Alternative visions: Road improvement project blocked

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Catherine W. Idzerda
Tuesday, September 3, 2013

TOWN OF LA PRAIRIE--In an ideal world, the Wisconsin Department of Transportation would have an alternate route for each section of Interstate 90/39 to accommodate accidents and construction projects.

In an ideal world, town of La Prairie officials would preserve the rural character of their town.

The difference between the two worlds came down to a half mile of road, and it gave town officials the ability to block a proposed alternate route using County J.

The route would have run east from the Interstate along Avalon Road to County J.  From there, it would have gone north to Racine Street and then back to the Interstate.

The state intended to widen County J, impacting farmland and front yards along the way.

“The state worked pretty hard to tailor a deal to meet our needs,” said Allan Arndt, town of La Prairie chairman. “But at the end of the day, building that road would have impacted our residents negatively.”

The town controls only the half-mile section of Avalon Road that connects the Interstate to County J, but that's all it needed. The town wouldn't allow the state to upgrade that half-mile of road to handle the additional truck traffic.

At a meeting Thursday, Rock County Highway Superintendent Ben Coopman will ask the county highway committee how to proceed with the issue.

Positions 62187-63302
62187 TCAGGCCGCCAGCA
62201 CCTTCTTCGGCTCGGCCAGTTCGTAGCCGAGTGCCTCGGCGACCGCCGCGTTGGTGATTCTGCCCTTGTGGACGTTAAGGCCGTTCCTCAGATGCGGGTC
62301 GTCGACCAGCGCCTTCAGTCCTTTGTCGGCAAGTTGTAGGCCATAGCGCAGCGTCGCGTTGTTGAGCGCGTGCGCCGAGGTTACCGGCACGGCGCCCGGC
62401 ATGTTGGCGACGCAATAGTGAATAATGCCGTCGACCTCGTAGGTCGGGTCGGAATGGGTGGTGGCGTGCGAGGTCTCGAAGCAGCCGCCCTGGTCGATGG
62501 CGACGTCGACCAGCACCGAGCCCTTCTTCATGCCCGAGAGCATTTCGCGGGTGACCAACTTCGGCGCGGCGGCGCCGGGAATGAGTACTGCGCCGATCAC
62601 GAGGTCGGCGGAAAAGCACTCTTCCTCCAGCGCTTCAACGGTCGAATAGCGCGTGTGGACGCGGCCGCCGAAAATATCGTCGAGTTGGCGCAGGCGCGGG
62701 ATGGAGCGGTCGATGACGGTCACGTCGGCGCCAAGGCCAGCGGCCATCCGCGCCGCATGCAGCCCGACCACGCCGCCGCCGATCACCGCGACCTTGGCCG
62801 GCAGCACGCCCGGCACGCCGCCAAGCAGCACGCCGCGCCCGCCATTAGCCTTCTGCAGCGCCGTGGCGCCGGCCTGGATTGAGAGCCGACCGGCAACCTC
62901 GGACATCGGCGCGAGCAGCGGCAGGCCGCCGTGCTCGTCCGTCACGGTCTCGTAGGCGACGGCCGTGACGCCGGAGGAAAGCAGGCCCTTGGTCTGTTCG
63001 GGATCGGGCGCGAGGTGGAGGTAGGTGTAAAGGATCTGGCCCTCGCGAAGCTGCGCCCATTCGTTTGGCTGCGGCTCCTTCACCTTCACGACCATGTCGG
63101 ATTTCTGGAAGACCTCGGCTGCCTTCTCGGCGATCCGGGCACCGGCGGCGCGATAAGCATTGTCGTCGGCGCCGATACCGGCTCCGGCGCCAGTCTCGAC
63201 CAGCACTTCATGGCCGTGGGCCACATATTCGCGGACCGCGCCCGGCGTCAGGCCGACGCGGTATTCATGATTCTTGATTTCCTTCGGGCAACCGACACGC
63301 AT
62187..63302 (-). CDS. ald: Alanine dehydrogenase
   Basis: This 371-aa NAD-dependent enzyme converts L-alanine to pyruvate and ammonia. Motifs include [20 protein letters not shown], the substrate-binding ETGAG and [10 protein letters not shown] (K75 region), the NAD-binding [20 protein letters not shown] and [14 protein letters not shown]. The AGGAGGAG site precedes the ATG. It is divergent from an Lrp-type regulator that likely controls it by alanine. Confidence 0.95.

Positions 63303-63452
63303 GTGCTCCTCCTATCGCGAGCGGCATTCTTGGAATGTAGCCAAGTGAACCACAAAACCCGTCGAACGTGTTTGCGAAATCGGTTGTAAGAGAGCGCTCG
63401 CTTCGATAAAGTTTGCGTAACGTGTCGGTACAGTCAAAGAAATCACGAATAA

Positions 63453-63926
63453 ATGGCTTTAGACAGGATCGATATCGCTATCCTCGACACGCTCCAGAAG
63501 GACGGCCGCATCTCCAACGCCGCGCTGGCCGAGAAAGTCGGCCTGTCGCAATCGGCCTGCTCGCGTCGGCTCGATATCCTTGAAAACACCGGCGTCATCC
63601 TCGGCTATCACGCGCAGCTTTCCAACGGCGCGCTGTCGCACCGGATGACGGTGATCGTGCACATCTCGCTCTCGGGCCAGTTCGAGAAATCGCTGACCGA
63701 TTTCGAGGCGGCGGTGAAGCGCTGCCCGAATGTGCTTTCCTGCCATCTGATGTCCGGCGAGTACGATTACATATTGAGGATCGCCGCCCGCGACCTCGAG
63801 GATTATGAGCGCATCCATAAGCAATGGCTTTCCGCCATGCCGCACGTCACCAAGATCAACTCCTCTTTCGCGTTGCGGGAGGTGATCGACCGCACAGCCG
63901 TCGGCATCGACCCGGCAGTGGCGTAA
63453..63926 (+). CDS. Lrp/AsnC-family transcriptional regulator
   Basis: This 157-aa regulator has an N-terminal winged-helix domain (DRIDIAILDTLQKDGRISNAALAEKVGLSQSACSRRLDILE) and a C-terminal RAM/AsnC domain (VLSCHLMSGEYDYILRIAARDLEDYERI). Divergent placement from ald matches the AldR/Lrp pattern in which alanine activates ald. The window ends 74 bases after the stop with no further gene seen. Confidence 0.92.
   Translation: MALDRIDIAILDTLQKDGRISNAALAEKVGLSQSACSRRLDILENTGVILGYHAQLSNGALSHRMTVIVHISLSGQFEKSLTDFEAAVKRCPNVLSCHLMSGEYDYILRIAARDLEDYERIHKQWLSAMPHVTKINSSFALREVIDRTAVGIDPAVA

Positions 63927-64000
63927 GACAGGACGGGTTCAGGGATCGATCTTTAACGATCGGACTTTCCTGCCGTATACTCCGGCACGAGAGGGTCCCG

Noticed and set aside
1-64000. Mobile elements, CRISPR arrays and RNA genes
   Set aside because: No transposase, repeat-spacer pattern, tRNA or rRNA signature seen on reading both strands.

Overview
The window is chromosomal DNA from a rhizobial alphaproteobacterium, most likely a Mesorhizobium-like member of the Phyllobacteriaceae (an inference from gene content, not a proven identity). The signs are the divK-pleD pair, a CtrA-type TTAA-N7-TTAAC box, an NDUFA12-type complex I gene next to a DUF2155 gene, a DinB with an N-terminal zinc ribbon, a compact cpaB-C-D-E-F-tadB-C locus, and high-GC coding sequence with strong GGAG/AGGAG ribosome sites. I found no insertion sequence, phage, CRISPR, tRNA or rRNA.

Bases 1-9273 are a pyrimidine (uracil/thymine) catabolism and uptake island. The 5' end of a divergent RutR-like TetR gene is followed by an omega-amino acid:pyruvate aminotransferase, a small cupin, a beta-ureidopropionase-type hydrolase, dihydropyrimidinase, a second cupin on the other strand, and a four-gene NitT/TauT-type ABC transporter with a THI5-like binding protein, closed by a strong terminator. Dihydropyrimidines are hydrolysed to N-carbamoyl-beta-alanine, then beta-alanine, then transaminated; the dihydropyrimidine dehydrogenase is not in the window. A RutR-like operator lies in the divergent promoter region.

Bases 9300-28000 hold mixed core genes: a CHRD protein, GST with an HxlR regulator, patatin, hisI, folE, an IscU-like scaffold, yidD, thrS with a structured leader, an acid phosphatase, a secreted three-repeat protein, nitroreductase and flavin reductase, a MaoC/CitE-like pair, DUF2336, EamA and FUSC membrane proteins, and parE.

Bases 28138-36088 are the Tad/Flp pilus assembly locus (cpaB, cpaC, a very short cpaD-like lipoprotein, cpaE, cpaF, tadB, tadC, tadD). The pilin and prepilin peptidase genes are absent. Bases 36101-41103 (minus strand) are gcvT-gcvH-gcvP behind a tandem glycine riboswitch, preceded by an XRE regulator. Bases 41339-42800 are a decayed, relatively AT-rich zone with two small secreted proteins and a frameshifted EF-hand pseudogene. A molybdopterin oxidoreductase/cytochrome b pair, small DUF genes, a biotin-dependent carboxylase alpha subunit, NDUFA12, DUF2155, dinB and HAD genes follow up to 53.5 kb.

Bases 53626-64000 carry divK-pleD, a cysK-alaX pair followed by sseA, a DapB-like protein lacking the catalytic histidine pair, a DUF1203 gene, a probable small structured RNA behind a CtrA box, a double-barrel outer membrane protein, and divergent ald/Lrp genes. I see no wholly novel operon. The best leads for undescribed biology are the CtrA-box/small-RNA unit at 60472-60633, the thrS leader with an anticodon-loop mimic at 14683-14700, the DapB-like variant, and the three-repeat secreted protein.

The improvements to County J would have included improving the strength of the road, widening and paving the shoulders, improving the intersection at County O and County J and improving site lines, Coopman said in a memo to the committee.

He estimated the project would have cost between $4 million and $5 million dollars, and the state was planning to pay for it.

“There is a large financial implication to the Rock County taxpayers,” Coopman said. “If that road needs to be done at some future time, we will have to pay for it.”

He anticipates that such improvements will need to be made between 10 and 15 years from now.

The county could ask the town for a “jurisdictional transfer” for that portion of Avalon Road, but the town does not have to agree to it and cannot be forced to do so, Coopman said.

For the La Prairie Town Board and residents, the significant sticking points of the plan were increased traffic and the 90-foot right-of-way, Arndt said.

Right now, the right-of-way is about 60 feet, and the additional land would have cut into residents' front yards and farm fields.

“It would have given a whole different feel to living on that road,” Arndt said.

He acknowledged that even without official designation, the road will be used as an alternative route, but that's something the board was willing to live with.

The Department of Transportation, the county and the city of Beloit entered into an agreement last year to extend Inman Parkway to County S and then to the Interstate. The agreement also includes plans to improve County G as an alternate route.

At Thursday's meeting, the county highway committee also will be asked to approve an alternate route from Illinois Highway 75 to Gateway Boulevard to Hart Road to Shopiere Road and back to the Interstate.

At a future date, an alternate route to take traffic from Racine Street to Highway 14 and through Janesville to Highway 51 also will be considered. Motorists would then take Highway 51 north through Edgerton to the Interstate. Coopman said he didn't anticipate significant changes to Highway 51.

All these alternate routes are being considered in advance of a $1 billion project to expand a 45-mile segment of the Interstate to three or four lanes in each direction and reconstruct all of the segment's 11 interchanges and 100 bridges.

Full-blown work will start on the Interstate in 2015 and run to 2021. This year, Rock County residents are getting a taste of the work as the state reconfigures the Racine Street interchange.

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